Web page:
It’s now more than thirty years ago that a remarkable curling match took place. Near the top of the Jungfrau in the Bernese Alps and close to the Jungfraujoch station of the Jungrau Railway is a cavern, or as some advertisements put it, a cathedral, or a palace, carved out of the ice of the glacier there.
During the Grindelwald Bull competition in 1977, Jim Gardner, Calwell Loughridge, John Grant and I, all members of the Abbotsford Curling Society, took some time off from our busy schedule to inspect this large hole in the ice. We all thought it might be great fun to have a game away up there but there wasn’t time that year. The next year I was unable to go and the rink with a Smith-substitute played in the bonspiel under the flag of Ballindalloch CC, which was only right because it was well fuelled throughout by that product of the distillery situated at Ballindalloch, Glenfarclas.
That year the arrangements were successful and two rinks, that of Ballindalloch and a local rink skipped by Hans-Peter Glarner, plus some Scots umpires, took their stones up the railway with them to the cavern to play what they claimed was the highest game of curling ever played. They were 11,333 feet above sea level.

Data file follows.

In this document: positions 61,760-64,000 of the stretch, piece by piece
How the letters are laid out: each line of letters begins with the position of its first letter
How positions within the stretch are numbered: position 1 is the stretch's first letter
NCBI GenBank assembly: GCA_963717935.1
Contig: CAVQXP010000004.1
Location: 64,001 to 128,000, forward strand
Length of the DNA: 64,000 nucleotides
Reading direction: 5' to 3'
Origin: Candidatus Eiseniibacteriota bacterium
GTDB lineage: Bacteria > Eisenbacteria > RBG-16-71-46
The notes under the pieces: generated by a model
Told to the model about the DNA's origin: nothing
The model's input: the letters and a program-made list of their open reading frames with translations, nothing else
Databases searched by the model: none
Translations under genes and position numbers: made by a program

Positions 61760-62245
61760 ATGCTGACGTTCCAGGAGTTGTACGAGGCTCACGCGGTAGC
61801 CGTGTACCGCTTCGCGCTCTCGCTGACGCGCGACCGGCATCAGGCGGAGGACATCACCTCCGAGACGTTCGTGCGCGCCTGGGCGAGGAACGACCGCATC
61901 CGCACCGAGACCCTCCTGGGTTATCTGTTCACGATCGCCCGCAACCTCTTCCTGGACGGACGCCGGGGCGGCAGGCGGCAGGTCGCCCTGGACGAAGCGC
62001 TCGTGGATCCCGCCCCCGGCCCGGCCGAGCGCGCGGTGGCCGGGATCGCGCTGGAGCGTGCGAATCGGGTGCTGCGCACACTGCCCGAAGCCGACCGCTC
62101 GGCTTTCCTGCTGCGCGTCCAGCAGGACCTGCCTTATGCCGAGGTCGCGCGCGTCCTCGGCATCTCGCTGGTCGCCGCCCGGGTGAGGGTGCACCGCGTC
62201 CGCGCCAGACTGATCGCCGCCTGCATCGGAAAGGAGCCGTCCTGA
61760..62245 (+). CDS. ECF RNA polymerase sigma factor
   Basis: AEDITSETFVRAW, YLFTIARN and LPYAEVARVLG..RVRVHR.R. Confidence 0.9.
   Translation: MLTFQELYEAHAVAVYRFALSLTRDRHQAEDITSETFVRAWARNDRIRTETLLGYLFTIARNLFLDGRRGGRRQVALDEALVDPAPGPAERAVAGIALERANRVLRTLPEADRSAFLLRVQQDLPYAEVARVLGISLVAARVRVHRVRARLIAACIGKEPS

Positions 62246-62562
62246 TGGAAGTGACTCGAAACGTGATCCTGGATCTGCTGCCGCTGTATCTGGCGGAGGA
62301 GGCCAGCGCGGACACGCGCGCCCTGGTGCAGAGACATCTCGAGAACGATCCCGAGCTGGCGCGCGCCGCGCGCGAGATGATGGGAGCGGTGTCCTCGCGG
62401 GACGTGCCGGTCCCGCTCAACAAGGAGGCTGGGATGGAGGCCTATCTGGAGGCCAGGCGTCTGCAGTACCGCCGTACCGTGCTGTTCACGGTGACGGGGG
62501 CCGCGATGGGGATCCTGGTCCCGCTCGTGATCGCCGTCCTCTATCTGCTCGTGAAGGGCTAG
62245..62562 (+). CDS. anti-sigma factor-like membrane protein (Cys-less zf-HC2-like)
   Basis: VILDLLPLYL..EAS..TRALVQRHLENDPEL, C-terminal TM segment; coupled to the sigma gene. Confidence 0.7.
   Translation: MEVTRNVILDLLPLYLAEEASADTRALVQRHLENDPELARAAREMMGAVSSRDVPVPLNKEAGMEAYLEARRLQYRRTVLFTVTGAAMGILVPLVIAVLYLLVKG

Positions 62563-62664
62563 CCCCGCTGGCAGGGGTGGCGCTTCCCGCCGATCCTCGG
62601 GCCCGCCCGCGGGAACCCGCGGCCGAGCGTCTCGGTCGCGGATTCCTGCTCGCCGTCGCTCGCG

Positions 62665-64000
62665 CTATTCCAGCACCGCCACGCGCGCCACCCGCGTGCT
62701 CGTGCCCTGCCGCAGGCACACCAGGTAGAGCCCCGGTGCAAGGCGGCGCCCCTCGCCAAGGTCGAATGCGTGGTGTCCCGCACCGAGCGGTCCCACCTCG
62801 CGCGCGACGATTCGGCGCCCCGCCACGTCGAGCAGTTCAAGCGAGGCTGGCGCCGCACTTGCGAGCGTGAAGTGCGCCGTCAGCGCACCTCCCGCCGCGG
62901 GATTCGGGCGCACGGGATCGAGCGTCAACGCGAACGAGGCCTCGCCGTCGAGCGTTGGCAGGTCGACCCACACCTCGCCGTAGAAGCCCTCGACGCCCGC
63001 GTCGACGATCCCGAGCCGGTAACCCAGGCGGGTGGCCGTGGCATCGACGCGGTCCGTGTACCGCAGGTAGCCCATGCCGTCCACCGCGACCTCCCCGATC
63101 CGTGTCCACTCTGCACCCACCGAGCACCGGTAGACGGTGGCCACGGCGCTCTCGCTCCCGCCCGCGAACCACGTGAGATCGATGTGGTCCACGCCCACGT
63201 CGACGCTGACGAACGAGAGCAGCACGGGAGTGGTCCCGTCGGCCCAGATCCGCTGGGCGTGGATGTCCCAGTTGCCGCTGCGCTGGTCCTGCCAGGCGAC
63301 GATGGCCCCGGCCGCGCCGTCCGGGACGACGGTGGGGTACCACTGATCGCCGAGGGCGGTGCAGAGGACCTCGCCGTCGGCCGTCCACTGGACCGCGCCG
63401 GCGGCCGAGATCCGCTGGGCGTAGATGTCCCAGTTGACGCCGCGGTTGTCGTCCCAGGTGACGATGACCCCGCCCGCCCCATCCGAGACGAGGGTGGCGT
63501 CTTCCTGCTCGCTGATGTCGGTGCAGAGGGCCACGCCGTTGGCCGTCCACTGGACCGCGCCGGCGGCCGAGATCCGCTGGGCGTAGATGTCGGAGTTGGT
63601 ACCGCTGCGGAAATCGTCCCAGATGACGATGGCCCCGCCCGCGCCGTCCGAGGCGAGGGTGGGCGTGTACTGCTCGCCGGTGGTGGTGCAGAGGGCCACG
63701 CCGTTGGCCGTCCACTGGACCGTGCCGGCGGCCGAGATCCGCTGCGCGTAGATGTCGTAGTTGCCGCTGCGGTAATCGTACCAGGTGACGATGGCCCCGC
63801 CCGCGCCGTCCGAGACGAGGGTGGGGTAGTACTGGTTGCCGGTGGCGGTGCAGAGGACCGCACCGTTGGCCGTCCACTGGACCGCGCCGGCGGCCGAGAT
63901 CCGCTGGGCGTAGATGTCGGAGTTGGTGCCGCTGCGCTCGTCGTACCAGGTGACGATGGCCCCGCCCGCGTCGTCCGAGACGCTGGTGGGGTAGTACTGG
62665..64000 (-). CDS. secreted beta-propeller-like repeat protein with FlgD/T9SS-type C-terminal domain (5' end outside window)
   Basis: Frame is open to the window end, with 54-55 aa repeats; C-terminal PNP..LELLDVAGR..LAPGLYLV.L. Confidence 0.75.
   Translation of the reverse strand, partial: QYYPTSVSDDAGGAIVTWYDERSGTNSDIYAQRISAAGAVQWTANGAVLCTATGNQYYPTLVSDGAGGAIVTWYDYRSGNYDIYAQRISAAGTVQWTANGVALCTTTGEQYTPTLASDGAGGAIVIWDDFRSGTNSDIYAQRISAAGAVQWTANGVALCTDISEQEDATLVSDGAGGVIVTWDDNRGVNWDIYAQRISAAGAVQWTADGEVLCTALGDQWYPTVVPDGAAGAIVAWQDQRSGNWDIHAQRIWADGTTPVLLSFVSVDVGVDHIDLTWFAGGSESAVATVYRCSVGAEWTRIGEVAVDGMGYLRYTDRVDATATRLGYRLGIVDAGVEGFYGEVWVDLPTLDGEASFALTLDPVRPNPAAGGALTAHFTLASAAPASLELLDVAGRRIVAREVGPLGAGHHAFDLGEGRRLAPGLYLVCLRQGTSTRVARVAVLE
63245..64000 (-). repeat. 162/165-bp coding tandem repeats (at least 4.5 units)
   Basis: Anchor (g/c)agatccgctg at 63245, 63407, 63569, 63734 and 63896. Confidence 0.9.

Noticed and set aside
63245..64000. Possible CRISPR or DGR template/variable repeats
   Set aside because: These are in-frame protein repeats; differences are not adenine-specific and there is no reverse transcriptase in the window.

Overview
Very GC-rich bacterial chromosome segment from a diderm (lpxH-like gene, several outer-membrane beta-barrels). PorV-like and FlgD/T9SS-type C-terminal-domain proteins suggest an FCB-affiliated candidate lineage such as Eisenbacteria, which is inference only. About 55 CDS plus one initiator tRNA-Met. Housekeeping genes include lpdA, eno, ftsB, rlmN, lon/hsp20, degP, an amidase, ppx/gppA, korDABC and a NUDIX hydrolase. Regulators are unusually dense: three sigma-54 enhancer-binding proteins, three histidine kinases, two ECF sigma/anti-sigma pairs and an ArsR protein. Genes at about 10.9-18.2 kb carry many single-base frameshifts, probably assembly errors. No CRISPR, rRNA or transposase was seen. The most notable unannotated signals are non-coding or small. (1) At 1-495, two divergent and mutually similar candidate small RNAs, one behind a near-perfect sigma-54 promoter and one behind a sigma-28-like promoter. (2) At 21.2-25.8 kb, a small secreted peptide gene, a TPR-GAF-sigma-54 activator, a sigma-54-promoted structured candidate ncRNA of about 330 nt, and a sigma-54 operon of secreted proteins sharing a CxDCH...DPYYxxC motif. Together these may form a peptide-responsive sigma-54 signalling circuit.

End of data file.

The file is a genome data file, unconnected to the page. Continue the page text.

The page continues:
The photograph above shows Calwell and Jim ready to sweep a John Grant stone, while Hugh Lyburn, then of Wigtownshire and now of Brandon, Manitoba, looks on. All I learned about the game was that it had been great fun and that the score was a diplomatic 6 all. Whether the word peels was added to the Grindelwald/Swiss vocabulary I do not know.
I wonder, however, whether their claim is correct. 15,000 feet up Mount Kenya beside the Lewis Glacier there is a small lake called in all the books the Curling Pond. In Kenya Mountain, 1926, the author EAT Dutton describes his companion, JD Melhuish, skating on the Pond, and causing consternation among the porters who had never before seen a 'white man dancing with knives on his feet'. In The Mountain Club of Kenya Guide to Mount Kenya and Kilimanjaro it is said that Dutton taught Melhuish to curl on the Pond in 1919. The report is silent as to who carried the curling stones to that great height, and as to their number.
Found on the web. This is apparently a Jack Jackson photo, for sale as a hi-res poster image here. It is captioned 'Point Lenana, 4985M, and the Curling Pond, from Top Hut, Mount Kenya, Kenya'.